The Web site and Twitter feed of the troubled Bitcoin exchange are wiped clean as trading is apparently halted.
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The embattled Bitcoin exchange Mt. Gox has largely vanished from the Internet amid accusations that the exchange is insolvent after a year-long theft that resulted in the loss of hundreds of millions of dollars.
The exchange's apparent shutdown was linked to an alleged hacking that went unnoticed for years, according to a purported internal Mt. Gox document circulating on the Internet. Labeled "Crisis strategy draft," the document reports that the exchange suffered a loss of 744,000 Bitcoins, about $350 million at Monday's trading, and outlines a scheme for restoring confidence in the exchange.
Ryan Galt, a Bitcoin blogger and former venture capitalist, said he received the unverified document from "an otherwise reliable source." Galt, who wrote that he would work "feverishly" to determine the document's authenticity, called the situation outlined in the document "catastrophic."
"I do believe that this is one of the existential threats to Bitcoin that many have feared and have personally sold all of my Bitcoin holdings," Galt wrote.
And then there's this: wording tucked away in the page source of the mtgox.com Web site hints at a possible takeover of the exchange -- "put announce for mtgox acq here" -- a clue noted by Tim Bray, the developer who's leaving Google.
Meanwhile, a group of Bitcoin organizations issued a statement Monday in which they initially discuss the "insolvency" of Mt. Gox, once of the largest exchanges for the crypto-currency. The statement sought to reassure Bitcoin users of the industry's stability more than two weeks after the Tokyo-based exchange suspended customer withdrawals and a day after it resigned from the board of the Bitcoin Foundation, the organization that promotes the currency.
"This tragic violation of the trust of users of Mt.Gox was the result of one company's actions and does not reflect the resilience or value of bitcoin and the digital currency industry," read the statement, which was signed by the co-founder of Coinbase and the chief executives of Kraken, Bitstamp.net, BTC China, Blockchain.info, and Circle.
CNET has contacted Mt. Gox for comment and will update this report when we learn more.
Reports of halted trading and insolvency took the Bitcoin Foundation by surprise.
"We are shocked to learn about Mt. Gox's alleged insolvency," the foundation said in a statement. "While we are unable to comment on whether or not Mt. Gox's business operations employed operational best practices and reasonable accounting procedures, we can assure the public that the Bitcoin protocol is functioning properly."
The troubled exchange suspended customer withdrawals on February 7, claiming a fundamental flaw existed in Bitcoin that affected all transactions. While Mt. Gox said the Bitcoin Foundation should address the bug, the foundation countered that the issue lay with the exchange's wallet service and customer support procedures. Last week, Mt. Gox apologized for the issue and said it had developed a workaround that would allow it to resume service, but that has not yet happened.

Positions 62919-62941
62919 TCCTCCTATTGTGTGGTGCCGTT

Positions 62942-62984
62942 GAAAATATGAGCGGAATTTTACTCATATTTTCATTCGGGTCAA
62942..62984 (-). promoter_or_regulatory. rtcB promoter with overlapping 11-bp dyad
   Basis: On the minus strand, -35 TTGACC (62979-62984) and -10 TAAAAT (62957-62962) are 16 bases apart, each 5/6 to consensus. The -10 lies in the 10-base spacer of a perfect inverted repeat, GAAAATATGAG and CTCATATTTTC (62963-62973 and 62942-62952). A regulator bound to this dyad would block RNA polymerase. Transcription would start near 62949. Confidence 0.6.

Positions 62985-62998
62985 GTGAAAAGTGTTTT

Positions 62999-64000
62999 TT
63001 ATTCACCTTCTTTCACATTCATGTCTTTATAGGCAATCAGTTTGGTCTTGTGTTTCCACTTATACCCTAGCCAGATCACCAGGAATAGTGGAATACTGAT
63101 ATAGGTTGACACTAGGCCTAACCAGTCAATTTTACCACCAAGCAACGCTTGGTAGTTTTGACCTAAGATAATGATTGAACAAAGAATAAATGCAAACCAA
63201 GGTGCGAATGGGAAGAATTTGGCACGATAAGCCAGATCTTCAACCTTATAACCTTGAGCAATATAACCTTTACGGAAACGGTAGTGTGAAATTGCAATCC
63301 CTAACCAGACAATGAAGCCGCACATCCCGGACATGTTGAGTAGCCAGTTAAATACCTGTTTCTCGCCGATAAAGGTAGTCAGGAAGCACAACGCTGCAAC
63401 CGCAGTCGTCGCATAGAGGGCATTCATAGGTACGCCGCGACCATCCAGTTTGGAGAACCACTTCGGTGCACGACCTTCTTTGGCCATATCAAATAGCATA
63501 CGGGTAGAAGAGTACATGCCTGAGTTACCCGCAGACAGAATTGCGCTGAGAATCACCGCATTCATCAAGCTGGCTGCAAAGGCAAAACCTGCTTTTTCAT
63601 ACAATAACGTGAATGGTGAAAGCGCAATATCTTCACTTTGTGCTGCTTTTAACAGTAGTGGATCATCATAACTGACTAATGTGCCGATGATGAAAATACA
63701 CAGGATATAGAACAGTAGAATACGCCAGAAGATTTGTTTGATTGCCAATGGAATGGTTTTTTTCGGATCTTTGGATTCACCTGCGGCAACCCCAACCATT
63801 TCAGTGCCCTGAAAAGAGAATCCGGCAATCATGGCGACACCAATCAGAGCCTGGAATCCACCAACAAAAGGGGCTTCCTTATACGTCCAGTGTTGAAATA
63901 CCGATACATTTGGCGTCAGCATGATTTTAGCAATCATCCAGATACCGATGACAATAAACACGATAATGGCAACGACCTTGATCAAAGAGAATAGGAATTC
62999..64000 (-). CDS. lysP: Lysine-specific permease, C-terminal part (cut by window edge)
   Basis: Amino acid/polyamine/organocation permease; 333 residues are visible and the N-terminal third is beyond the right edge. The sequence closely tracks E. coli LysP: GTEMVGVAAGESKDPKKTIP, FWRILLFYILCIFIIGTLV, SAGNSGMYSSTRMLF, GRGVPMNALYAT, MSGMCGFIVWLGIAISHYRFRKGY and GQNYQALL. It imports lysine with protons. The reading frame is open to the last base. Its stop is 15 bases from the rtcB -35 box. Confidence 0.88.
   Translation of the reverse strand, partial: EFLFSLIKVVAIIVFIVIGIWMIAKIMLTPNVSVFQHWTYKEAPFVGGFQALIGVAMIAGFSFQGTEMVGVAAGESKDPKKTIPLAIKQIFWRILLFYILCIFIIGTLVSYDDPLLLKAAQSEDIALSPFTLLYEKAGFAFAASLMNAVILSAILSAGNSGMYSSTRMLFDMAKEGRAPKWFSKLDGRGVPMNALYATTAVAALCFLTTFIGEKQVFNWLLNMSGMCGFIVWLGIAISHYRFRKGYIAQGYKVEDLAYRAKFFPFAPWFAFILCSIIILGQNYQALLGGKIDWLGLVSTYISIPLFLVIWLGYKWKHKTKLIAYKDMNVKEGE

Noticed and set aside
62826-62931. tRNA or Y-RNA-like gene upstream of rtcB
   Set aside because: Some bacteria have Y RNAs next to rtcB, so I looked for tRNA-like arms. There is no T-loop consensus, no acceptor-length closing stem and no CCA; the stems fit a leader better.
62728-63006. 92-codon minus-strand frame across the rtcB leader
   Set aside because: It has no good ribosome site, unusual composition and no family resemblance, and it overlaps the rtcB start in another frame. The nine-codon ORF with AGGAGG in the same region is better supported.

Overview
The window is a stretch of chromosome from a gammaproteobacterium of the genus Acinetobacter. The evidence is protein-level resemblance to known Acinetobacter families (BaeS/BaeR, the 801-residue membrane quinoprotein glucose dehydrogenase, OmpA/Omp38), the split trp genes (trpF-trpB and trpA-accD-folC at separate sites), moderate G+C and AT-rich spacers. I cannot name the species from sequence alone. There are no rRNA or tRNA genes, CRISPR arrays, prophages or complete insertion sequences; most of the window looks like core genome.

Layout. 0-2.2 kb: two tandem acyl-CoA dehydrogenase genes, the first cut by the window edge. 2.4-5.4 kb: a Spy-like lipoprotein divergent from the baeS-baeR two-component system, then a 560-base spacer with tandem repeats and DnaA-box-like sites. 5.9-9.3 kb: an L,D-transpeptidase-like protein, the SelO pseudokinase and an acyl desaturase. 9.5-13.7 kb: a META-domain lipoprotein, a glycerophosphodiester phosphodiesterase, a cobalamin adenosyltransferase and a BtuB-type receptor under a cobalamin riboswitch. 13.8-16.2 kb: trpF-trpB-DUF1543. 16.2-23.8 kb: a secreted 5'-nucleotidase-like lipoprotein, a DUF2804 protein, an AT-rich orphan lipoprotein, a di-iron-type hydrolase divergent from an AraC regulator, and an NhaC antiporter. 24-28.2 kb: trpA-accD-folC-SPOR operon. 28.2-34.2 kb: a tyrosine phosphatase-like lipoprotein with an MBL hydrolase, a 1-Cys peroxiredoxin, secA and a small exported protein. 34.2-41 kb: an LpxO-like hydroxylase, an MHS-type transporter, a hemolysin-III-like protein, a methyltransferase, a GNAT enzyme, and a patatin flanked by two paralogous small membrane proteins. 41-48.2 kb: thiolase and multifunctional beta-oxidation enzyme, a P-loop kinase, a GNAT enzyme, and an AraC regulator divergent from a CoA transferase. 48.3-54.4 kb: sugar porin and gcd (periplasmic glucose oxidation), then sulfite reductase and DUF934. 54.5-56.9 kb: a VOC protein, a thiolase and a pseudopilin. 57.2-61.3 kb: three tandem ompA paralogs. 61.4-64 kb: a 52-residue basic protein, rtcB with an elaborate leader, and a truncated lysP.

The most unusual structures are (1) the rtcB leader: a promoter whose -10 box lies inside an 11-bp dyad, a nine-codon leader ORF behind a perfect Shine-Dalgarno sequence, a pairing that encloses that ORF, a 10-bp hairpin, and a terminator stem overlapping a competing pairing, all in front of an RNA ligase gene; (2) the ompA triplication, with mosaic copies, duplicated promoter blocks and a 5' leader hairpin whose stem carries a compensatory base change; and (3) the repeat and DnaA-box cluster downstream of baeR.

The Bitcoin leader's statement, which was initially titled "Joint Statement Regarding the Insolvency of Mt.Gox," is now titled "Joint Statement Regarding MtGox":
The purpose of this document is to summarize a joint statement to the Bitcoin community regarding Mt.Gox.
This tragic violation of the trust of users of Mt. Gox was the result of one company's actions and does not reflect the resilience or value of bitcoin and the digital currency industry. There are hundreds of trustworthy and responsible companies involved in bitcoin. These companies will continue to build the future of money by making bitcoin more secure and easy to use for consumers and merchants. As with any new industry, there are certain bad actors that need to be weeded out, and that is what we are seeing today.
We are confident, however, that strong Bitcoin companies, led by highly competent teams and backed by credible investors, will continue to thrive, and to fulfill the promise that bitcoin offers as the future of payment in the Internet age.
In order to re-establish the trust squandered by the failings of Mt. Gox, responsible bitcoin exchanges are working together and are committed to the future of bitcoin and the security of all customer funds. As part of the effort to re-assure customers, the following services will be coordinating efforts over the coming days to publicly reassure customers and the general public that all funds continue to be held in a safe and secure manner: Coinbase, Kraken, BitStamp, Circle, and BTC China.
We strongly believe in transparent, thoughtful, and comprehensive consumer protection measures. We pledge to lead the way.
Bitcoin operators, whether they be exchanges, wallet services or payment providers, play a critical custodial role over the bitcoin they hold as assets for their customers. Acting as a custodian should require a high-bar, including appropriate security safeguards that are independently audited and tested on a regular basis, adequate balance sheets and reserves as commercial entities, transparent and accountable customer disclosures, and clear policies to not use customer assets for proprietary trading or for margin loans in leveraged trading.
The following industry leaders stand by this statement:
Fred Ehrsam -- Co-founder of Coinbase
Jesse Powell -- CEO of Kraken
Nejc Kodric -- CEO of Bitstamp.net
Bobby Lee -- CEO of BTC China
Nicolas Cary -- CEO of Blockchain.info
Jeremy Allaire -- CEO of Circle
Updated at 10 p.m. PT on Monday and again at 3:45 a.m. PT on Tuesday: Added details of alleged internal Mt. Gox document and later added the page source clue spotted by developer Tim Bray.